We are seeing the end days in Greece. The Greek people, having voted earlier this year for a new prime minister, Alex Tsipras, whose unholy alliance of Marxist–Leninists, Maoists, Trotskyites, Eurocommunists, Luxemburgists and environmentalists known as Syriza stood on a platform of not paying back their loans, are now seeing the consequences of their decision. The weaselly Tsipras had a cunning plan of calling a referendum a week after Greece's final deadline for a major loan repayment to their creditors, assuming the witless European Central Bank would extend the country further credit (what's another week, after all?). But he miscalculated - the ECB in Frankfurt told the Greek prime minister they've finally run out of patience (although, more precisely, they've run out of political capital with the only net creditors on the continent - the German people).
The effect of this severe miscalculation by Tsipras and the ECB is now being seen. Greek banks are closed to avoid a massive run on deposits, ATMs are running out of cash despite a €60 per day limit on withdrawals, and many people don't even have enough cash to pay their rent and buy groceries. But in spite of this awful but entirely predictable outcome for the Greek people, Tsipras is not backing down, urging them to vote 'no' to the referendum question and thumbing his nose at the latest ultimatum from the acronymic troika of the EC, ECB and IMF.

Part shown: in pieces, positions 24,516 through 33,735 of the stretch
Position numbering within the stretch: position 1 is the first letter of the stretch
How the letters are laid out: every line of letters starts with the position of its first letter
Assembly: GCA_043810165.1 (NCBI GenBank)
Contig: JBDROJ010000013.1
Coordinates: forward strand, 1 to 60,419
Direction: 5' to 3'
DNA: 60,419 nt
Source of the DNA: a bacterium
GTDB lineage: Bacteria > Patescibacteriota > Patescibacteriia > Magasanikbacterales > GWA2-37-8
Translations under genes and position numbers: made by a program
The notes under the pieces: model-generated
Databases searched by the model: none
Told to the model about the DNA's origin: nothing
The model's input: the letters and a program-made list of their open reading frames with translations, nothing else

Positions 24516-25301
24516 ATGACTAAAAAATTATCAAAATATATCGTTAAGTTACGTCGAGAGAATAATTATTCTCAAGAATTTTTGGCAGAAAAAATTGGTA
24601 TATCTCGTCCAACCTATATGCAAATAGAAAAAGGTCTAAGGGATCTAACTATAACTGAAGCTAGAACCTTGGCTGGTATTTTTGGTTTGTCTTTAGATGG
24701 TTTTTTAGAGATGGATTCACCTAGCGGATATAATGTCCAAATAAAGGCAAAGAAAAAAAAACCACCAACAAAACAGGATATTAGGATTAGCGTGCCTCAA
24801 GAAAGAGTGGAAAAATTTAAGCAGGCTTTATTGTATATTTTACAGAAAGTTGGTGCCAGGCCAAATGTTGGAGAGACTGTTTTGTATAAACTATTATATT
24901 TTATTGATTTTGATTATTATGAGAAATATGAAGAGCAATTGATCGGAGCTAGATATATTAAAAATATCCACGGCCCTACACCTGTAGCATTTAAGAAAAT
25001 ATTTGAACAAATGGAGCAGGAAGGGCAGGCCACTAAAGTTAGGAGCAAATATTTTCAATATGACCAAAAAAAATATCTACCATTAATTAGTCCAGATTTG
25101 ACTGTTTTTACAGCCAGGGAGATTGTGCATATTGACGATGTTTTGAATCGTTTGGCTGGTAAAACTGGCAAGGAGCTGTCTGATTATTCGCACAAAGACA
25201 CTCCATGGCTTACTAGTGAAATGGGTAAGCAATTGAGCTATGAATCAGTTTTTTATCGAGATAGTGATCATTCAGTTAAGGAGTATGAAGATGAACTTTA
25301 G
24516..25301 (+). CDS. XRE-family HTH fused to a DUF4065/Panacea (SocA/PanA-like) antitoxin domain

The Greek people cannot claim they are ignorant dupes in this matter. For more than 10 years they have benefited from their governments' duplicitousness, down-right lies and reneging on successive bailout arrangements. The Greeks have enjoyed a standard of living they have not earned because of the willingness of European central bankers and private institutions to lend them more and more money. They expected, perhaps understandably, the largesse to continue ad infinitum and were disbelieving and aggrieved when the ECB called 'last drinks'.
One cannot solely blame the Greek people. The real villains in the piece are all the governments around the world who subscribe to the fantastical Keynesian economic theory of creating money out of thin air to lend to banks to drive economic growth. The reality is that so-called quantitative easing only drives asset price bubbles and does little for real economic growth (which is a factor of the increasingly efficient use of capital, not of an increase in the price of assets). That's why real estate and stock markets have reached record highs during the period of nil or low economic growth in Western economies since 2007.
Asset price bubbles inevitably burst, then everything comes crashing down. Watch this space.